Essays from:
Alain Badiou
Ray Brassier 
Nathan Brown
Levi Bryant 
Gabriel Catren
Manuel DeLanda 
Iain Hamilton Grant
Martin Hägglund 
Peter Hallward 
Graham Harman
Adrian Johnston
Francois Laruelle
Bruno Latour 
Quentin Meillassoux
Reza Negarestani
John Protevi
Steven Shaviro  
Nick Srnicek
Isabelle Stengers
Alberto Toscano 
Slavoj Žižek

 Authors, editors and contributors

Levi R. Bryant is a Professor of Philosophy at Collin College in Frisco, Texas.  He is the author of Difference and Givenness: Deleuze’s Transcendental Empiricism and the Ontology of Immanence as well as a number of articles on Deleuze, Badiou, and Lacanian psychoanalysis.

Graham Harman is Associate Provost for Research Administration at the American University in Cairo, Egypt. He has published the following books: Tool-Being (2002), Guerrilla Metaphysics (2005), Heidegger Explained (2007), Prince of Networks (2009), Towards Speculative Realism (2010), L’Objet quadruple (2010), and Circus Philosophicus (2010)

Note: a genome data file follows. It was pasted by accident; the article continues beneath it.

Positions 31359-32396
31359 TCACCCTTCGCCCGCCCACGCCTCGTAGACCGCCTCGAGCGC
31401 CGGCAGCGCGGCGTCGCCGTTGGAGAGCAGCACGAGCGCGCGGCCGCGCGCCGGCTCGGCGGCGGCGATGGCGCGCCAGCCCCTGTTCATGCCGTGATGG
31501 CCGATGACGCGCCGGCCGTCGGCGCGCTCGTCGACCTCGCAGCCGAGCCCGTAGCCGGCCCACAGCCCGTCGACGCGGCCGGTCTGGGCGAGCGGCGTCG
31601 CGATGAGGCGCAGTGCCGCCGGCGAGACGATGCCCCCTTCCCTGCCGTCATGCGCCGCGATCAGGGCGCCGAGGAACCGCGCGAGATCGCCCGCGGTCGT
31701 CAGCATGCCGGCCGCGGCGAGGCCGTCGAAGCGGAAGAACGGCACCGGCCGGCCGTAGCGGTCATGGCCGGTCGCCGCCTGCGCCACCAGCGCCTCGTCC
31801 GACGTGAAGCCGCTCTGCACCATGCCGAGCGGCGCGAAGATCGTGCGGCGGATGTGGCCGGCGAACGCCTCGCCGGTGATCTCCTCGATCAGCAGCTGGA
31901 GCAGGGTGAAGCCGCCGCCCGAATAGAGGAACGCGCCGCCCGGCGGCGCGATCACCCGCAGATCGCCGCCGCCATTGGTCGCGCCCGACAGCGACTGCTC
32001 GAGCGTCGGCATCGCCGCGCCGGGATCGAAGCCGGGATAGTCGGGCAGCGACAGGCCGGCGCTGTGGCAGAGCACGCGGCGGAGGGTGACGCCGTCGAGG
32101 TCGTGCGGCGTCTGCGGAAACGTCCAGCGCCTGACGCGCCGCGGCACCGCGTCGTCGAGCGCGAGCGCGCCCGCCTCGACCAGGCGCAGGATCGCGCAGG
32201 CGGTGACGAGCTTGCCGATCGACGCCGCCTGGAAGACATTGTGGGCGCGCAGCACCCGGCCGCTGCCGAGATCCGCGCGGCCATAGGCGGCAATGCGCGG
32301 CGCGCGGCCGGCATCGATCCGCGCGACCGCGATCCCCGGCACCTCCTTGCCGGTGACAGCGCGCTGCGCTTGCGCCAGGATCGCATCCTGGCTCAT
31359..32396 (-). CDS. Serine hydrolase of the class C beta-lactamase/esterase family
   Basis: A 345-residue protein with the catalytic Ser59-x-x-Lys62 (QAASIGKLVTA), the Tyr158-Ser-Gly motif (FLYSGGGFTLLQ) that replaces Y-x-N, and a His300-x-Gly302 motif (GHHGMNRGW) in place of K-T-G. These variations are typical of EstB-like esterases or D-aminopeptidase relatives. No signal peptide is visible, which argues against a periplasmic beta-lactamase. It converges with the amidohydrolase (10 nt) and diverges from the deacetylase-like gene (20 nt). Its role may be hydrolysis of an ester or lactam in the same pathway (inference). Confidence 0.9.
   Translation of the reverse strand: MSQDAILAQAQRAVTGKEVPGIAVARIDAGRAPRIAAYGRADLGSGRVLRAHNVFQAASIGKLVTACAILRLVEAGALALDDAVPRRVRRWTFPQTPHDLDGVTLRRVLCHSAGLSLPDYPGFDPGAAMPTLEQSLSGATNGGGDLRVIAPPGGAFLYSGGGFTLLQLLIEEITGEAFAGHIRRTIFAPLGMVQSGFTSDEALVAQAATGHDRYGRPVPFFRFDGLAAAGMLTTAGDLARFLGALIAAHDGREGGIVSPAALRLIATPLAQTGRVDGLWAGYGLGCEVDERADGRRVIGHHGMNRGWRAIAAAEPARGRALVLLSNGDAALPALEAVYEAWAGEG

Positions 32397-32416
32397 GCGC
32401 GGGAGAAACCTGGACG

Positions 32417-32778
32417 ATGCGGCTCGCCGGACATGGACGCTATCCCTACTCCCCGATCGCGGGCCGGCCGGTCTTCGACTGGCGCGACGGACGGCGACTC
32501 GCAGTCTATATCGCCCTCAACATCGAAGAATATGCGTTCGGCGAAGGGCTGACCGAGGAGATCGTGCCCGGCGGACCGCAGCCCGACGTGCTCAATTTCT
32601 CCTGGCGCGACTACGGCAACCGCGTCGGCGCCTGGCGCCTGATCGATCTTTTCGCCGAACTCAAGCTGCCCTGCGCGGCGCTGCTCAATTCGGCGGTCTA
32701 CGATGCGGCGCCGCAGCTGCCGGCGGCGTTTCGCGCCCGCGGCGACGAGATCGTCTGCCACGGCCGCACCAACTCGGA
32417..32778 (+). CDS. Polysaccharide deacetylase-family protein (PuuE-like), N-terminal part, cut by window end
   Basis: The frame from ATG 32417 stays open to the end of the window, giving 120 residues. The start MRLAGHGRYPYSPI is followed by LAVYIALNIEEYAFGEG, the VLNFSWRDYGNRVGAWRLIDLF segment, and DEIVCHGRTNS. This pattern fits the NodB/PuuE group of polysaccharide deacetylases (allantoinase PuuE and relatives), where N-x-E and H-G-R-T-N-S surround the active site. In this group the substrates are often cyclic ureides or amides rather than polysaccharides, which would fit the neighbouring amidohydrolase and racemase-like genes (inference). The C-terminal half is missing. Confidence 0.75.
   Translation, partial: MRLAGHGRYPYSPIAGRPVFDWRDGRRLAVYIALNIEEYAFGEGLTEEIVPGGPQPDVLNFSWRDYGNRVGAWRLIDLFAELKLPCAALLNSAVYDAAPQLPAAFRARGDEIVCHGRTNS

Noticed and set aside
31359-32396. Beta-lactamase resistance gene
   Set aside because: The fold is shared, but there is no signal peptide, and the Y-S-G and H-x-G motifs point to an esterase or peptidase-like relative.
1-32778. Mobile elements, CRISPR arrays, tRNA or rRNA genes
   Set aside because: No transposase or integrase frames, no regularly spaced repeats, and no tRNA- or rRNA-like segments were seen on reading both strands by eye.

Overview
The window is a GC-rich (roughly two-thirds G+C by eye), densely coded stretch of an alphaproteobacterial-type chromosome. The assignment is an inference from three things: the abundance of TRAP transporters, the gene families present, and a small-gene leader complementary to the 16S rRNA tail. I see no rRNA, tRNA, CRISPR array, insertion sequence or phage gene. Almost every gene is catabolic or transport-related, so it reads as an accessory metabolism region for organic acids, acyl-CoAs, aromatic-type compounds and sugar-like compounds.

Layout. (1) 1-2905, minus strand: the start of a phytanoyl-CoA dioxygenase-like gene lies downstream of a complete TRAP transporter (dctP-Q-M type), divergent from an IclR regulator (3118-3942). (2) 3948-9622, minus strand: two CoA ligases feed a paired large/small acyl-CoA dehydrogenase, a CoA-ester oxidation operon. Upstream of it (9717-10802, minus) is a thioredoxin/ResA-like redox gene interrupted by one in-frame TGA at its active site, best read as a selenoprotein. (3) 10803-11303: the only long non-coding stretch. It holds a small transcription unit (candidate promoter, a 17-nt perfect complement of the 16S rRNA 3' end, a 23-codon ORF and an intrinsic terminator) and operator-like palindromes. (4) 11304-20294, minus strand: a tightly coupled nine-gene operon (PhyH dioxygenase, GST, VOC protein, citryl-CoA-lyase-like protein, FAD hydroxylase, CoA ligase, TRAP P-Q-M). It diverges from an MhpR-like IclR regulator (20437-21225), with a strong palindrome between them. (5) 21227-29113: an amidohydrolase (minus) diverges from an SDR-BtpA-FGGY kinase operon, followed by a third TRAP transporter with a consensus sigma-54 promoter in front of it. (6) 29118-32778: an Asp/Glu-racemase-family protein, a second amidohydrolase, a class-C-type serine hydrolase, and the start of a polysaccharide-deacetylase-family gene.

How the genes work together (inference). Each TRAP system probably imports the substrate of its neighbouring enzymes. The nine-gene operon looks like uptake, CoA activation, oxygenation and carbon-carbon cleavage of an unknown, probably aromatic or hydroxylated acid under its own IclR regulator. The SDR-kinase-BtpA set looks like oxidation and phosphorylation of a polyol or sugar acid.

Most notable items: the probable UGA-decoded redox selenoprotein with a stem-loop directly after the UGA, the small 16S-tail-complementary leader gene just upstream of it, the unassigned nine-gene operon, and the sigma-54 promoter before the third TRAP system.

Nick Srnicek is a PhD candidate in International Relations at the London School of Economics. He is currently working towards a dissertation on the general dynamics of global political change, specifically focusing on the relations between contentious social movements, civil society organizations and international institutions. He has also published work in Symposium: Canadian Journal of Continental Philosophy and Pli: The Warwick Journal of Philosophy.

Word from Urbanomic that Volume III of Collapse has sold out and is now available for free online. It includes the much-cited original Speculative Realism conference. Find it here.

via Speculative Heresy